For over a century, our region has been home to extraordinary artists. Local Arts Index highlights the work of individuals who continue our community’s rich creative legacy.
Meet illustrator Glynis Sweeny.
How Did You Become an Artist?
When I was really little, I wanted to be a pony. At some point I realized that wasn’t going to happen so I decided I would most like to be a scientist; I’m sure this sounds weird, but I had a thing for Carl Sagan — and I’m glad that Neil deGrasse Tyson brought back Cosmos! Eventually I realized the thing I was best at was drawing (and not math, unfortunately).
I’m an artist, although I’ve always been conflicted about calling myself that. While I wait to fall asleep at night, I imagine all the things I want to make. These things are fantastic and great and I’ve never come close to realizing anything like them in reality.
What kind of art do you make?
I am an editorial illustrator with a degree in Graphic Design. For the most part, I make drawings to please newspaper and magazine editors and art directors for money. I prefer this, it’s sensible work for hire. Before I start an assignment, I know how much money I’m going to be paid and that it’s due in three days at 1p.
I do, however, create my own art to please myself, which is different from the drawings I do for The New York Times. Sometimes my personal artwork looks like a warped version of reality, like pulling an image on Silly Putty.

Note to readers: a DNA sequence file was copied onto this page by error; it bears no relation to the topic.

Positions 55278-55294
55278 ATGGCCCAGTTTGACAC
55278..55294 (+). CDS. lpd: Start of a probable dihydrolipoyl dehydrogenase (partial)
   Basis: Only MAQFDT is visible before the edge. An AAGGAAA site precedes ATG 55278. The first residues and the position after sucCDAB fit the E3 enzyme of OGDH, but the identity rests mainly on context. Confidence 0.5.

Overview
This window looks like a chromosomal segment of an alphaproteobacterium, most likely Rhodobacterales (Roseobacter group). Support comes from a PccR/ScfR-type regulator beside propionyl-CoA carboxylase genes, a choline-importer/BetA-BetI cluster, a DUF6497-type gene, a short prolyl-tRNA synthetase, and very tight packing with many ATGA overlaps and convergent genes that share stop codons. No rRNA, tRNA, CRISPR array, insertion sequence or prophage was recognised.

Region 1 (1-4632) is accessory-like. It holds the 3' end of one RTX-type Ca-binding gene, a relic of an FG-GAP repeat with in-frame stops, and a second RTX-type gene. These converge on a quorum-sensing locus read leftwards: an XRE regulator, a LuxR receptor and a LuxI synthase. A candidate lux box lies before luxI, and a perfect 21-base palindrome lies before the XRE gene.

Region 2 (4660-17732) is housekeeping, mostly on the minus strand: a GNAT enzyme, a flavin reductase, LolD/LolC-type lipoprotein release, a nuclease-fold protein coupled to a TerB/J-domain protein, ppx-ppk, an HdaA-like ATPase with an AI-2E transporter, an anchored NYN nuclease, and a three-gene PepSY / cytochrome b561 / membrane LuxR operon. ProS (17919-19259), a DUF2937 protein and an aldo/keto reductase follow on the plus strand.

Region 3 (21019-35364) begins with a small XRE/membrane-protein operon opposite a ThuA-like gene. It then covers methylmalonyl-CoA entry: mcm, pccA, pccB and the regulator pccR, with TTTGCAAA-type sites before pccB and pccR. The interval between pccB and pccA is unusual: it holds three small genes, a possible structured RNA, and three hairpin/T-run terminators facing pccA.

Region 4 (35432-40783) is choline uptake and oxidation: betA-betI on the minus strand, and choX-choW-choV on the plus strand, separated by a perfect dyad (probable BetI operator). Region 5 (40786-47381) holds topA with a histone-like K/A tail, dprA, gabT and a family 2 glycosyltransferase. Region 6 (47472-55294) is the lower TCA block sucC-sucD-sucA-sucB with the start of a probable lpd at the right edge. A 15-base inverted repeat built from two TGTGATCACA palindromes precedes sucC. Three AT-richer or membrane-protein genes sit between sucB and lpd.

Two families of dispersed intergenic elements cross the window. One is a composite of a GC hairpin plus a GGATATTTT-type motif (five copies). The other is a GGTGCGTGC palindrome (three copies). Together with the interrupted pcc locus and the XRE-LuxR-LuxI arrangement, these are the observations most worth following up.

What’s Your Muse?
I’m inspired by a need to make money, that’s why I do editorial illustration. Actually, I enjoy editorial work: It’s a collaborative effort between the writer, the editor, the art director, and myself. Sometimes it makes for good art — often times not — it beats cleaning houses for a living.
As far as my own art, I’m not sure where it comes from. I like drawing slightly off little girls, screwy rabbits, and cotton ball clouds, oh and horses too. Sweetness with dark undertones. These drawings that I make are inadequate efforts however, and never come close to defining those vague and perfect images in my head at the edge of sleep.
The editorial illustration business is slow. Time Magazine and Fortune aren’t commissioning like they used to. The Internet helped kill the craft, but that’s a gross oversimplification.
So, I’m trying the gallery thing, although I don’t know if I’m the gallery type. At openings, I’m usually in the corner talking to a friendly potted plant.
“No Hat, No Gloves, No Scarf,” a gallery show featuring works by Glynis Sweeny and Margaret Roleke opens Saturday, April 5, 6 -8 pm at the Seven Arts Gallery, 54 Ethan Allen Highway, Ridgefield, CT.
You can learn more about Glynis from her wikipedia page.
Local Arts Index is sponsored by Maria Luisa, 77 South Broadway and ML by Maria Luisa, 75 South Broadway, Nyack, NYby